Transforming wood into charcoal Charcoal is produced by heating wood (or other raw materials) in a kiln with limited air, a process known as carbonisation. This results in a product with high heating value that burns longer than the original raw material (fuel wood). In Kenya, 99 per cent of charcoal producers use traditional earth kilns, which are cheap and easy to construct. However, these kilns have a low-yield efficiency (about 14 per cent) in weight, when converting wood to charcoal (Okello, 2001). KEFRI has developed improved kilns - namely earth, portable metal, drum, and the Casamance - with yield efficiencies ranging from 26 to 30 per cent. The traditional, low-efficiency kilns emit substantial amounts of carbon dioxide (CO2), carbon monoxide (CO), methane (CH4), particulate matter (PM), and oxides of nitrogen, all of which contribute to climate change. One researcher (Pennise, 2001) found that the carbonisation of wood in a traditional earth kiln to produce one kilogram of charcoal emitted 1802 grams of CO2 into the atmosphere. Further, using traditional kilns - with their low conversion of biomass into charcoal - results in 86 per cent loss of wood and energy. This creates undue
Plate 1a: Wood carbonisation using improved kiln by Kakuzi Ltd (Photo: Mary Njenga)
Plate1b: Improved wood carbonisation with a method used in Sweden. (Photo: Orberg)
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demand for trees and land. This is further proof of the need to popularise the more efficient carbonisation processes. On the other hand, using improved wood carbonisation methods with 33 per cent charcoal yield efficiency, like the Kakuzi one (Plate 1a), would result in saving 58 per cent of trees. Best practices in charcoal carbonisation such as the one used in Sweden with a 44 per cent yield efficiency (Plate 1b), could be adapted to Kenyan situations. In this method, the flue gases are harvested for heating houses as well as indirectly heating (without contact) the wood being carbonised in the silos.
Efficient charcoal stoves Well-designed cooking stoves save fuel, ensuring that households obtain the best returns on their meagre investments in cooking energy. Eighty five per cent of urban households in Kenya use the improved Kenya Ceramic Jiko (KCJ), which has an energy-conversion efficiency range of 33 to 35 per cent, as compared to the 10 to 15 per cent obtained with traditional stoves. Using the KCJ results in a 26 per cent saving in household annual incomes (Mugo et al. 2007). The other important issue to consider in respect to cooking stoves is indoor air quality. Cooking with charcoal using the KCJ causes an indoor air concentration of 42.5 ppm carbon monoxide (CO), 173 ppm carbon dioxide (CO2) and 0.26g/m3 fine particulate matter (PM2.5) (Njenga et al., 2012). The adoption of efficient cooking stoves in Kenya has been reported to reduce CO emissions by 15 per cent (Kituyi, 2001). In addition to contributing to global warming, these gases and particles pose a serious health risk, especially to women and children under five, the two groups of people that spend more time in the kitchen than others.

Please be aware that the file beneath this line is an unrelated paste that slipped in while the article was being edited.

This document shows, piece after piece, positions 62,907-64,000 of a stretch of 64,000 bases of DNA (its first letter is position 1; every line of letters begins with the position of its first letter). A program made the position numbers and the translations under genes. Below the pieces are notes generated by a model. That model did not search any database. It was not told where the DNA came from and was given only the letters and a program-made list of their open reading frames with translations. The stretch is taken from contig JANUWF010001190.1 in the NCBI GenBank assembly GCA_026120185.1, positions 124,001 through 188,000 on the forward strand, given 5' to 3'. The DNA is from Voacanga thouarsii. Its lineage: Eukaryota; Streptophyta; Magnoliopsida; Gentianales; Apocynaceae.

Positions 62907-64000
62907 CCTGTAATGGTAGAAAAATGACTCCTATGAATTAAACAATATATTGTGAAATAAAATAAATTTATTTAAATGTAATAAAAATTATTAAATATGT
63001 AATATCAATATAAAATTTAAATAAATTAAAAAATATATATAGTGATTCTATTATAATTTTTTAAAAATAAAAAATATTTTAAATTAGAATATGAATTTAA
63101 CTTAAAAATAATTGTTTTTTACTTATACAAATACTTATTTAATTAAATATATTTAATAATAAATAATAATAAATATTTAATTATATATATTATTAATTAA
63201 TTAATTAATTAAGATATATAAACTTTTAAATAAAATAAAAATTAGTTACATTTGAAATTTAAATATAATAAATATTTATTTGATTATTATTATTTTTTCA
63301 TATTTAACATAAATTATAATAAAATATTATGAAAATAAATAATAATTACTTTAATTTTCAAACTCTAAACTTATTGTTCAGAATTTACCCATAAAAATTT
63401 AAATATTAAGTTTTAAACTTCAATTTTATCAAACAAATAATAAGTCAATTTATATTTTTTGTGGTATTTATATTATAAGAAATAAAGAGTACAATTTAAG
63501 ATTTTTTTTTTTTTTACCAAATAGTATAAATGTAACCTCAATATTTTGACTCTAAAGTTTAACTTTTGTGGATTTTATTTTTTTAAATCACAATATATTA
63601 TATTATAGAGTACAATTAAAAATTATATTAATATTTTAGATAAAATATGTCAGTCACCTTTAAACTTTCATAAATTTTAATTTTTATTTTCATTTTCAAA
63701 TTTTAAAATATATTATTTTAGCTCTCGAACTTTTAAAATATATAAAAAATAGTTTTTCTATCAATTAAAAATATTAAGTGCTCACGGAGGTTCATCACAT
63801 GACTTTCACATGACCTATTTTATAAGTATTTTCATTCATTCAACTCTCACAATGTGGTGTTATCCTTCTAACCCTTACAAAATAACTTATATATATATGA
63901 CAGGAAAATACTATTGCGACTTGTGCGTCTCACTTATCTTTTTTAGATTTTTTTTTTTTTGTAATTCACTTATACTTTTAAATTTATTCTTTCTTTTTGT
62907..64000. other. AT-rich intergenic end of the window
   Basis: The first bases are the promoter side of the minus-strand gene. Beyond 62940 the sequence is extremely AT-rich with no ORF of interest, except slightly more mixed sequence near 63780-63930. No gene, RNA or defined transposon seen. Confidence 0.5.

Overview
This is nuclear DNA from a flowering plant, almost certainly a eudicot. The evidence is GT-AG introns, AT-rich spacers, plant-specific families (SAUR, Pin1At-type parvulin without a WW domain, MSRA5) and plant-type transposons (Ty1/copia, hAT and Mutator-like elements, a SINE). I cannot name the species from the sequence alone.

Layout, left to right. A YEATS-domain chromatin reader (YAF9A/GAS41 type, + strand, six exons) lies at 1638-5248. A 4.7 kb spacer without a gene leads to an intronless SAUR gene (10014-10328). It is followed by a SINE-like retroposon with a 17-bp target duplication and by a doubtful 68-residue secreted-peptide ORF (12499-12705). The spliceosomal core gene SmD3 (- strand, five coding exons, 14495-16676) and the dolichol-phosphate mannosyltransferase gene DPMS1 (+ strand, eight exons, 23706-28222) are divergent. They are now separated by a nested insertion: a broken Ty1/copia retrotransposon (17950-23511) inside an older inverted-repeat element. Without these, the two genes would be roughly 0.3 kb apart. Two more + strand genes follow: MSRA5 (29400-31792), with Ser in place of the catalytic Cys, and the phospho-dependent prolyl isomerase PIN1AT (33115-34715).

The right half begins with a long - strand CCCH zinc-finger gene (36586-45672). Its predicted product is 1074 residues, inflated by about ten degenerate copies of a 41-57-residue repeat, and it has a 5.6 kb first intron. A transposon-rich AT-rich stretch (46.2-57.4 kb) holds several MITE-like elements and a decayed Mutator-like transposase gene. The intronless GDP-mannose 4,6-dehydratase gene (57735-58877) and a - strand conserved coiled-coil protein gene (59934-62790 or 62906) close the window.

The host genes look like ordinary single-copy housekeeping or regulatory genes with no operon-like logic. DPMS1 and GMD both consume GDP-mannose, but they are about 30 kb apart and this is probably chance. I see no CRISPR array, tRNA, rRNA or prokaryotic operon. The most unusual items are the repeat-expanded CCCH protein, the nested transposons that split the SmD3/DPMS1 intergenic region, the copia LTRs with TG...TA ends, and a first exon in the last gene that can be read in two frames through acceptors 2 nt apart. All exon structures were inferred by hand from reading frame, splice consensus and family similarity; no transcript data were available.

Are fuel briquettes the answer? To answer this question, we have been conducting research on fuel briquette quality and the impact of briquette use on livelihoods, health, and the environment. The findings were published in Miti magazine issues 12, 13, and 14. In this article, we highlight the contributions of charcoal-dust briquette to forest conservation and climate change mitigation. Heaps of charcoal dust are a common site at charcoal wholesale and retail selling stalls. Increasingly, women from the informal settlements and low-income families collect the dust and mix it with water and soil to bind it together. The mixtures are then moulded into blocks using recycled plastic containers and dried in the sun. Using such charcoal dust that would otherwise
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be burned could result in the production of enough fuel to cook an extra 20 per cent of githeri (a mixture of maize and beans) for a standard household of five people, without cutting down any additional trees. Recovering the dust for charcoal briquettes results in over 15 per cent reduction in trees being cut down. In addition, the charcoal briquettes emit lower concentrations of indoor air pollutants - 14.5 ppm carbon monoxide (CO), 85.2 ppm carbon dioxide (CO2), and 0.03g/m3 fine particulate matter (PM2.5). This is the equivalent of a 65 per cent, 50 per cent and 90 per cent reduction, respectively, compared with charcoal. This is due to the dilution of carbon by the 20 per cent weight of the charcoal briquette, using soil as a binder. In economic terms, one needs 850 grams of briquettes to cook a meal; at a cost of Ksh 3 if one were to buy the fuel, and Ksh 2 if one were to produce it. Cooking the same meal with charcoal and kerosene costs Ksh 26 (890 grams of charcoal) and Ksh 45 (0.36 litres of kerosene), respectively. It takes three hours to cook githeri using any of the three types of fuel. Studies have shown that the desperation to put food on the table has caused some poor families, especially in slums, to use such unsafe burning materials as old shoes and plastic containers. Charcoal briquettes would eliminate or reduce this.